Aprophilix wrote:Am I the only one who feels sympathy for Stanley?
I'm aware he is, well, a Tool, but I can't help but feel that apart from his inferiority complex, he's a pretty decent guy. I think we may even see this revealed as the story goes on. From a writing standpoint, Rob seems to be humanizing him on a pretty consistent basis, which is usually indicative that we should start viewing him from a more sympathetic point of view.
Is he immature? Absolutely. But after watching his impressive skills as a combatant, his apparent prowess at battle leadership, and even his gratitude in situations where gratitude isn't at odds with his ego (such as with Jack, after the battle with Caesar), I'm really rooting for the little guy. I'd love to see him learn a few lessons, and then use his massive rock skills for good, or at least for Parson.
name lips wrote:I like this line of questioning, though. Parson apparently can't follow orders he doesn't understand -- unlike most units, who instinctively know exactly what their Duty is.
moose o death wrote:also parson having to actually manage the city physically is interesting, completely removed from earth's version of management. which is essentially hire a PA to do your job while you play golf.
it seems the eyemancer link dropping out must have compromised those eyebooks, but they should never have stopped using them, just stop using them for real orders. put a few twolls on eyebook detail..except they may not possess reading skills
Gez wrote:random_guy wrote:Seems like Parson doesn't know if cities can pop casters http://www.erfworld.com/book-1-archive/?px=%2F043a.jpg.
He knows they do, Sizemore told him so: http://www.erfworld.com/book-1-archive/?px=%2F078.jpg
The question is the mechanism of how they pop. It might just be that they are massively expensive, and it is more cost effective to pop lots of weaker units first. Once you are defense covered, you can then spend the resources to pop a caster.
There could also be a malthusian effect, where the vast majority of dwagons that pop starves as there isn't enough prey to keep them alive (and they are killed by other dwagons when they are young and weak).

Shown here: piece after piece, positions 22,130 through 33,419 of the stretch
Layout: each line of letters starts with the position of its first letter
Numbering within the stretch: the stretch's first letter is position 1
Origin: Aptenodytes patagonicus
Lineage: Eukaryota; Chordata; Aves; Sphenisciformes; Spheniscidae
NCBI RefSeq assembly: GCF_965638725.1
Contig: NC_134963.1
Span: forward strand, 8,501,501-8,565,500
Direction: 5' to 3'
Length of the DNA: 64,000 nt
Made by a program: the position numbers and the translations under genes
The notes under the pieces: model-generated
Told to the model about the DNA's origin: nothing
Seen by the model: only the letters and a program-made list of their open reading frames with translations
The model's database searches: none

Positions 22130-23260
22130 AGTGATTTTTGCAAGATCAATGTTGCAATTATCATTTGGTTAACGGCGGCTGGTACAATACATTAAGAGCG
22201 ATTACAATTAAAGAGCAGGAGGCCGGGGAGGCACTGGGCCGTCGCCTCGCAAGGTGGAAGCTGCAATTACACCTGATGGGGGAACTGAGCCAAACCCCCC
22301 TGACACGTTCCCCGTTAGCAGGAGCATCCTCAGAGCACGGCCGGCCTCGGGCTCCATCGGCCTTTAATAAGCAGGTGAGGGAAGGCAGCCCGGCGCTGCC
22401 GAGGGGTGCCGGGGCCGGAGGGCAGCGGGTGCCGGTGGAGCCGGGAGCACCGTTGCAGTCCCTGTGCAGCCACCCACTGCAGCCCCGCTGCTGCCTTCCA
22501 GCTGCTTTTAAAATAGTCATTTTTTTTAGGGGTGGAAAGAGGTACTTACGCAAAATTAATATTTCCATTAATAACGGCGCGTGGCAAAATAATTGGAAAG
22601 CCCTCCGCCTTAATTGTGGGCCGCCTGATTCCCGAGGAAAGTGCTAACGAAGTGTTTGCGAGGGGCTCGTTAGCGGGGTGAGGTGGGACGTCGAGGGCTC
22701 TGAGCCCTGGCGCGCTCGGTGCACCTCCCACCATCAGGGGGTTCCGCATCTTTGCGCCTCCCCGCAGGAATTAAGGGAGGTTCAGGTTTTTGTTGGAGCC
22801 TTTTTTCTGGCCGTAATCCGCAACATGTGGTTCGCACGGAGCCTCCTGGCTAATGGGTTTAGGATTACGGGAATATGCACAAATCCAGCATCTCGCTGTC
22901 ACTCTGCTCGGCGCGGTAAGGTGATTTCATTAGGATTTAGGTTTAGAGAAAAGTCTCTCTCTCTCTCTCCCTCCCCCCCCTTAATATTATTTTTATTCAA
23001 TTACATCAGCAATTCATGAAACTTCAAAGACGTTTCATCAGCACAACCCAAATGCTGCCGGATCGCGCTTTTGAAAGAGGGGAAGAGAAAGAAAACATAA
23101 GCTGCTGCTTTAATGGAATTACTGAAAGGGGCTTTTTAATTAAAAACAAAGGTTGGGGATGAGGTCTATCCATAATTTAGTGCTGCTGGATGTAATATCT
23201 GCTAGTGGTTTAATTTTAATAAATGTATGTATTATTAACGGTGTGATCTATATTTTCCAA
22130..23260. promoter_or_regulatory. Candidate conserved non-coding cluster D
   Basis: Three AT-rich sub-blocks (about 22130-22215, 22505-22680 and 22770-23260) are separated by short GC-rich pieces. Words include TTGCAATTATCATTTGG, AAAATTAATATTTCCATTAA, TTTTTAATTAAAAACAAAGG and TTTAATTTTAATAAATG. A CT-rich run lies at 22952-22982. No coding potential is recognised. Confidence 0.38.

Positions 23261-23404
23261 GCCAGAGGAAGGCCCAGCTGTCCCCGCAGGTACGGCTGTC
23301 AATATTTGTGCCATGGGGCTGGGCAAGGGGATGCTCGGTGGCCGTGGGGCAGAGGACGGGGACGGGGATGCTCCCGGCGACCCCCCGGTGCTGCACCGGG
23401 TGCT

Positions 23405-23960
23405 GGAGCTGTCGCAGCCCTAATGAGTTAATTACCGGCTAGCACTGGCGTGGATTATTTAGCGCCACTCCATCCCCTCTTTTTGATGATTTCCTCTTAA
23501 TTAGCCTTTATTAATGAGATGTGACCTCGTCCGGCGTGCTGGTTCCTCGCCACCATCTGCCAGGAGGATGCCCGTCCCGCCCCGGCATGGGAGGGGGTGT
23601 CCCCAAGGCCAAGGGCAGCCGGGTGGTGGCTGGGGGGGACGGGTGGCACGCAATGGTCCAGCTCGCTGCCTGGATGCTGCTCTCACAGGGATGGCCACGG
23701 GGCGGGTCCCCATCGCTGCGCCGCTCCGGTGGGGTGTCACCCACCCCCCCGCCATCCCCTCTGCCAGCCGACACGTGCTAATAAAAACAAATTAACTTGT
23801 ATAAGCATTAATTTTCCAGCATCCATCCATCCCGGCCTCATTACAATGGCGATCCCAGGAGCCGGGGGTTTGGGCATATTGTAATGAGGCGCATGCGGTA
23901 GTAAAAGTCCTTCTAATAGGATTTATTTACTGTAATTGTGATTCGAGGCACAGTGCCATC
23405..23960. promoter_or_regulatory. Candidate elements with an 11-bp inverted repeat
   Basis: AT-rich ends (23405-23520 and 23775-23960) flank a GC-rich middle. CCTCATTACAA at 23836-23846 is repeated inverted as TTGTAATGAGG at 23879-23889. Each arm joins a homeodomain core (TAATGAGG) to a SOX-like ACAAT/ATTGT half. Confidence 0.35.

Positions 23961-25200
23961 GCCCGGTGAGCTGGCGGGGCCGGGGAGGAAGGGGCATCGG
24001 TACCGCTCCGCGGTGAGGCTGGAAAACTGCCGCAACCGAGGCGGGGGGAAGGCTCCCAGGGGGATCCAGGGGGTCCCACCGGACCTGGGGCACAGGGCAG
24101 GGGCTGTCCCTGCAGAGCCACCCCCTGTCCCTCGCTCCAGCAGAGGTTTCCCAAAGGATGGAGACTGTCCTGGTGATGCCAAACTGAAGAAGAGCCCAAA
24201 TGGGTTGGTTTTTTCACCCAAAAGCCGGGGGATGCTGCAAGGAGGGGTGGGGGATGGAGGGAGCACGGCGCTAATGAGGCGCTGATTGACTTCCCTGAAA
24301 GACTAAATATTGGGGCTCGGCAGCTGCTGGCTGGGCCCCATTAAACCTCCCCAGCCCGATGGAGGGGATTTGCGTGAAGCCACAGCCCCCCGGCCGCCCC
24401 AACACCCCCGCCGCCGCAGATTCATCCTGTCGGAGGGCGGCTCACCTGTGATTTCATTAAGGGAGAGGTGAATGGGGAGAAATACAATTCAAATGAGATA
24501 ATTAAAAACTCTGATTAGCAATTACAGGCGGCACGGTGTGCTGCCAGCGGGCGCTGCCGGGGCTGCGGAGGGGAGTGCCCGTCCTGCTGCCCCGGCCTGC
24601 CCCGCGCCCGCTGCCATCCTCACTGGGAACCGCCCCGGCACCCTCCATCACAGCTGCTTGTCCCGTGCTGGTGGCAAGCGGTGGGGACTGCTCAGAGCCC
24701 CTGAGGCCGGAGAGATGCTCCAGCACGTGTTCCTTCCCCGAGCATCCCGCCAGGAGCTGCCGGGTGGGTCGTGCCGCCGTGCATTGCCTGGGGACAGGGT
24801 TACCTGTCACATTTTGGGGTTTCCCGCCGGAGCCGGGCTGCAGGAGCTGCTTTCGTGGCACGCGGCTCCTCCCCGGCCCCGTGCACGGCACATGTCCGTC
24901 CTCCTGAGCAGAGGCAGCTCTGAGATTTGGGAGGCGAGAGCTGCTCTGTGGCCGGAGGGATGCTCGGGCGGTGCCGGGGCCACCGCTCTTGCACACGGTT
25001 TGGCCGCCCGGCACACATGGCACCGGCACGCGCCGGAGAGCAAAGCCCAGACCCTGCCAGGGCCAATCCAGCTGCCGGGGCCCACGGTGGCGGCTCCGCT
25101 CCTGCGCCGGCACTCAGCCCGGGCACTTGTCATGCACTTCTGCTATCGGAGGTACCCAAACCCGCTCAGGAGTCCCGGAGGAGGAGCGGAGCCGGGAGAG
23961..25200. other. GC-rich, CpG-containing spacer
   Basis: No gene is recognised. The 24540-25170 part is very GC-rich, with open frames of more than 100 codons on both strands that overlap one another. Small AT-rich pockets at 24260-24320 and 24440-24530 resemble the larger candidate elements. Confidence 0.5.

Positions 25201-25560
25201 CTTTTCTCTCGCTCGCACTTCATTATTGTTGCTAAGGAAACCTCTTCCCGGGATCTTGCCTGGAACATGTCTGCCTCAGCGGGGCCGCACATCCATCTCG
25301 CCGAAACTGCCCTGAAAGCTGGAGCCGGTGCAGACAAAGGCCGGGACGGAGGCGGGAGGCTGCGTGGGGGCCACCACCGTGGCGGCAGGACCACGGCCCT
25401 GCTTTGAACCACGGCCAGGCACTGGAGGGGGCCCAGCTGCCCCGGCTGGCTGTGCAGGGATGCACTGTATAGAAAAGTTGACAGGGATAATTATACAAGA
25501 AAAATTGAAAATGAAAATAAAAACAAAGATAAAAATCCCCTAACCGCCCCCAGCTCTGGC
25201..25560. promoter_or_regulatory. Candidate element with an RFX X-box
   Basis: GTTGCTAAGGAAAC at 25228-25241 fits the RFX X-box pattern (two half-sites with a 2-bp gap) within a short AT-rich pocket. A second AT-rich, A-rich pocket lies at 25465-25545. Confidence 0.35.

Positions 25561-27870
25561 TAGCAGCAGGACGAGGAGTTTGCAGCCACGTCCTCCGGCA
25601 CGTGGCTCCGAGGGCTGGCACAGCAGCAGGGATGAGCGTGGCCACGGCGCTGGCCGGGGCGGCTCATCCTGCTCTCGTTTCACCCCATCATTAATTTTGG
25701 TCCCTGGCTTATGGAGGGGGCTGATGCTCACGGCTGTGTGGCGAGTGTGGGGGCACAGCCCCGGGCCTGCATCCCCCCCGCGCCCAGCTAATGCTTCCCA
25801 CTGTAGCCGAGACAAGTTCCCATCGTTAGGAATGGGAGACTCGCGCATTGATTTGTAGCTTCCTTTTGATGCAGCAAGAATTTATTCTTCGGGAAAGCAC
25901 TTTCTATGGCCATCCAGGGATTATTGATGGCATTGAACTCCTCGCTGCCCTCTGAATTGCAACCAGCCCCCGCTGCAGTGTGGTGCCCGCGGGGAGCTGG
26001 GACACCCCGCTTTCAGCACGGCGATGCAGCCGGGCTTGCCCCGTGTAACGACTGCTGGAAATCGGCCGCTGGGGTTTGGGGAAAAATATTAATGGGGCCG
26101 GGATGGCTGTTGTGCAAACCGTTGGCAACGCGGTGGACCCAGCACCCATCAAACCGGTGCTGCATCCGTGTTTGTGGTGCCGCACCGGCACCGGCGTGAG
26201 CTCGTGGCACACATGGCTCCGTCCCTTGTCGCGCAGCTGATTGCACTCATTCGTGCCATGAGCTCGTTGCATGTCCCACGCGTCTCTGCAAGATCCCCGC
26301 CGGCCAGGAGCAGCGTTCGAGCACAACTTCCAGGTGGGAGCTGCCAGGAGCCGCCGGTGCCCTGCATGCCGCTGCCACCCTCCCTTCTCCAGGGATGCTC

Pointyleaf wrote:Hmm. A dragon or two per turn is pretty nice. *Very* nice, actually - in a couple weeks Stanley'll have rebuilt the dragon army he lost to Caesar.
Grunthos wrote:Given Erfworld's mechanics, I think this is probably expressed more concisely as: dwagons cost upkeep, but feral dwagons (or gwiffons, or whatever) have nothing to support them, so they disband at the first upkeep step after they pop.
moose o death wrote:Grunthos wrote:Given Erfworld's mechanics, I think this is probably expressed more concisely as: dwagons cost upkeep, but feral dwagons (or gwiffons, or whatever) have nothing to support them, so they disband at the first upkeep step after they pop.
this was my thinking, not that reason, i had no reason, but i think the dwagon is a single turn existence unless tamed. it's a high level encounter for training purposes in most situations but stanley's tool makes them loyal to a side
Poor dwagons. If a dwagon pops as a random encounter in the Minty Mountains, and no one is there to hear it, did it really "pop" at all?
the way I see it your logical assumption is wrong. The wielder of a Tool must be atuned to it in order to access its full power (dwagon taming, decrypt control etc). Story-wise, there's no indication that Parson could just pickup the Hammer and rock on.
Parson put down the urge to ask what other possible hammer he could be talking about.
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